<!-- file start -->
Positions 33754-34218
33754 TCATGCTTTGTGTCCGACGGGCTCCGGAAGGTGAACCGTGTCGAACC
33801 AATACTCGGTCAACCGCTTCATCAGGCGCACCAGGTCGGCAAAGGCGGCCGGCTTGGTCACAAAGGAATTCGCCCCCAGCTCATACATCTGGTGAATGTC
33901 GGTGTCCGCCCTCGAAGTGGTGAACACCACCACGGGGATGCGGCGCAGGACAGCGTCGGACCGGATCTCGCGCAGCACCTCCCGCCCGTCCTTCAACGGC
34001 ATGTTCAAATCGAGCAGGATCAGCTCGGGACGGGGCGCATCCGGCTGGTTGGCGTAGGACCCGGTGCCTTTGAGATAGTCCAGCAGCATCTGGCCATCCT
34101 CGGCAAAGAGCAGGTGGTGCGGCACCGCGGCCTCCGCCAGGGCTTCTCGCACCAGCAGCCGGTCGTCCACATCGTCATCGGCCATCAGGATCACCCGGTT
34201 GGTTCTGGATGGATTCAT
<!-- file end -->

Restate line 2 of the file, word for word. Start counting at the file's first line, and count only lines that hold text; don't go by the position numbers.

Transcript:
33754 TCATGCTTTGTGTCCGACGGGCTCCGGAAGGTGAACCGTGTCGAACC